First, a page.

I look in her eyes a lot, and I’m convinced I can see the entire world in them. Not because she’s some magical being, but because her eyes are so amazing, so unlike any eyes I have ever seen. One is blue and the other brown. The blue one has the slightest brown halo, and the brown eye looks like someone took a piece of chocolate cake and tried to hide it by piling blue frosting where the slice used to be. Her brown eye is like the earth, and the blue like the waters. I see all the wonders in her gaze. And I see hope. I see she’s not going to give up.

I have the fortune of living my life with the pleasure of knowing Hunter Kathryn Tallman. I have watched her grow in the time that I’ve been lucky enough to call her my girlfriend. I was there when she started telling people that she was disabled instead of forcing herself to do things she wasn’t able to, when she faced an old man yelling at her for supposedly using her father’s handicap decal. I was there when she started telling people she had a tumor about a year ago, and that she can’t do everything that everyone else is capable of. I was there when she stopped being embarrassed of who she was and the things she can’t control.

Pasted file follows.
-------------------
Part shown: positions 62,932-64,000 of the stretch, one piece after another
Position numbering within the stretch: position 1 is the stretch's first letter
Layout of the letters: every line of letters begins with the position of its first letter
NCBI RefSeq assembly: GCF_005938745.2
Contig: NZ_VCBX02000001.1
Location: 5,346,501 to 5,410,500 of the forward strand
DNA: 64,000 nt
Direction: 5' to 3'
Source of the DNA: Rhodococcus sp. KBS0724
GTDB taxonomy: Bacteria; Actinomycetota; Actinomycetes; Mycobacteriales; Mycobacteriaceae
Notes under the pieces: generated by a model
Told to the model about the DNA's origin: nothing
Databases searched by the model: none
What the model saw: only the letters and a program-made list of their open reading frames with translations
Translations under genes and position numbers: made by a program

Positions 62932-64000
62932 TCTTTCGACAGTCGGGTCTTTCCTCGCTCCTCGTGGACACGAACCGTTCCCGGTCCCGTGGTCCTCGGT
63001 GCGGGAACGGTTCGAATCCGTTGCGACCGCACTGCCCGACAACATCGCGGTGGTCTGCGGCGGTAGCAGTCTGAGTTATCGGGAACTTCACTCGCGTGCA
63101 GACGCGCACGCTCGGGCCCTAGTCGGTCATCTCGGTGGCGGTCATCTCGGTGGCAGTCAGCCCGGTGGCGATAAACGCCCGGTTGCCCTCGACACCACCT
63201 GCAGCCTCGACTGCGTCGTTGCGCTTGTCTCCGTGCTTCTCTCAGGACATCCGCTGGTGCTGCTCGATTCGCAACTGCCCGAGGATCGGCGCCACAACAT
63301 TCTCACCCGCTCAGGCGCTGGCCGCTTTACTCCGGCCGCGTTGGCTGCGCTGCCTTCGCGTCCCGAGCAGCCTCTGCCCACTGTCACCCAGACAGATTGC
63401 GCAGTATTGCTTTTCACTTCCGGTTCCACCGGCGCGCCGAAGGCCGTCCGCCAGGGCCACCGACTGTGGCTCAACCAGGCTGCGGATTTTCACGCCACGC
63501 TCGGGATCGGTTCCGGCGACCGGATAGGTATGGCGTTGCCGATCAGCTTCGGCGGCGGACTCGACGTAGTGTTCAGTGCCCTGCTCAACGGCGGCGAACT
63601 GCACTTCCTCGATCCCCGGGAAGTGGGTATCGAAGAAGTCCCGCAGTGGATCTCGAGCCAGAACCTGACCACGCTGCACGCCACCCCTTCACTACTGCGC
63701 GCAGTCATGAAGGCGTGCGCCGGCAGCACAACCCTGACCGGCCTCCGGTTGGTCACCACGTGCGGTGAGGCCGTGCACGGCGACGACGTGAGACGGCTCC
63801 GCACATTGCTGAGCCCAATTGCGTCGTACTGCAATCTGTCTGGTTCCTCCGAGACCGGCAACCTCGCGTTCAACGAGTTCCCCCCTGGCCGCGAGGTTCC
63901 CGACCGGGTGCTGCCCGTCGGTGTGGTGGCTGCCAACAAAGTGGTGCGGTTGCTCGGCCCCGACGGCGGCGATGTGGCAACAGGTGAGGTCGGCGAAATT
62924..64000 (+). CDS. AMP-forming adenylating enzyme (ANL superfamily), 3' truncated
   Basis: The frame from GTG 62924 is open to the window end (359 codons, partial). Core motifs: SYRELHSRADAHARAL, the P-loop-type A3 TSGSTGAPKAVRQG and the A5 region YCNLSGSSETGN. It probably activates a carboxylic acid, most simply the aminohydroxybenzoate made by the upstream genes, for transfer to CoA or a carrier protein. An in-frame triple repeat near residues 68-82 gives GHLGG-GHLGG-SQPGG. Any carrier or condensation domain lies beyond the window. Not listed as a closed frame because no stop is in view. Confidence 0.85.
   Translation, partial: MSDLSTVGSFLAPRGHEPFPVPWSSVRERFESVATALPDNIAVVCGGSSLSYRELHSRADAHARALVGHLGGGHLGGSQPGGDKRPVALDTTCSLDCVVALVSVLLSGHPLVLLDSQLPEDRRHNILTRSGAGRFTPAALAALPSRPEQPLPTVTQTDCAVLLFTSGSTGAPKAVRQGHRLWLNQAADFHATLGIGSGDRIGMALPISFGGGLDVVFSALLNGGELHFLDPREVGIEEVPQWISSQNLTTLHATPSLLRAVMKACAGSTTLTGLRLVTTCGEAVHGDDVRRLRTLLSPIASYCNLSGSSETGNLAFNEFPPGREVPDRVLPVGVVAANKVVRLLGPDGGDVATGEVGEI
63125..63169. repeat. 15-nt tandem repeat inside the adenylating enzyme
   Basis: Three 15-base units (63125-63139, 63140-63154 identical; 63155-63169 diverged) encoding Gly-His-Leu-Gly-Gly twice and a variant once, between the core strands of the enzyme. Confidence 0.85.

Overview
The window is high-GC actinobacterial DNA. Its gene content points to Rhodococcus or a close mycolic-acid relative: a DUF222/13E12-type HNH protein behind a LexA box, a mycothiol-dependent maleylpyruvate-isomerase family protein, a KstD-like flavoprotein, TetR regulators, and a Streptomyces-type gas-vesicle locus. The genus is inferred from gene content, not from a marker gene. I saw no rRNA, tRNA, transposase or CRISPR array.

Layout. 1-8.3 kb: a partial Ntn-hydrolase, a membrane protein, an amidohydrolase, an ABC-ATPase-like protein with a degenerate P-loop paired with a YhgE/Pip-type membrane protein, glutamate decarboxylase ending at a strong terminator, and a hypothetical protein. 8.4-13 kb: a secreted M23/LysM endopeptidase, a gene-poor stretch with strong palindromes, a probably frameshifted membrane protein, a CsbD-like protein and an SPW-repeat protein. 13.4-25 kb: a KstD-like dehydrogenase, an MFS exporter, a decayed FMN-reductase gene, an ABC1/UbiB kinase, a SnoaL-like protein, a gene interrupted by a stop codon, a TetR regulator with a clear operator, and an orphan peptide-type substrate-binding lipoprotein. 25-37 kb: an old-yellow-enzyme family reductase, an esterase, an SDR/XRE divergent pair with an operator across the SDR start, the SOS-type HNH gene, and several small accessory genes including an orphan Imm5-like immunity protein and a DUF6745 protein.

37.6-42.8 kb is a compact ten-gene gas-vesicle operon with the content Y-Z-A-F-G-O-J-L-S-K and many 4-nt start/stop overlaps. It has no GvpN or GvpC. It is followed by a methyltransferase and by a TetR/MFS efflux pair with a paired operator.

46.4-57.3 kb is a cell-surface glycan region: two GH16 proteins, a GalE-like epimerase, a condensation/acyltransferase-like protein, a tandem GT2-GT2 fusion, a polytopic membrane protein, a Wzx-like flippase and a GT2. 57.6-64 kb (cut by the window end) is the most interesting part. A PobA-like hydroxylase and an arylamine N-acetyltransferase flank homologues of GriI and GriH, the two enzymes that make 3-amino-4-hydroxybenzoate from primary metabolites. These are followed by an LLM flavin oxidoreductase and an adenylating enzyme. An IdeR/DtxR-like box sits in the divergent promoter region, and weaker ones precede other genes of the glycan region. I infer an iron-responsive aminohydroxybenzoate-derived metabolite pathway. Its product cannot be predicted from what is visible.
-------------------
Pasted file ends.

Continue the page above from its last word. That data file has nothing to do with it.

Her dark prescription sunglasses do serve the purpose of protecting her from her intense photophobia and allowing her to see. But they also served the purpose of blocking people out. The first time we skyped, she sat in a dark car with her sunglasses on. She sometimes slept with her eyes covered. Perhaps she didn’t want anyone to see what she could see or the pain in her eyes.

Recently, Hunter bought a second pair of prescription glasses. This time, they aren’t sunglasses. I think perhaps she sees the world differently, and she’s ready for the world to see her differently, too.

Haley Zilberberg is a student at the University of Central Florida where she studies Creative Writing and Social Work.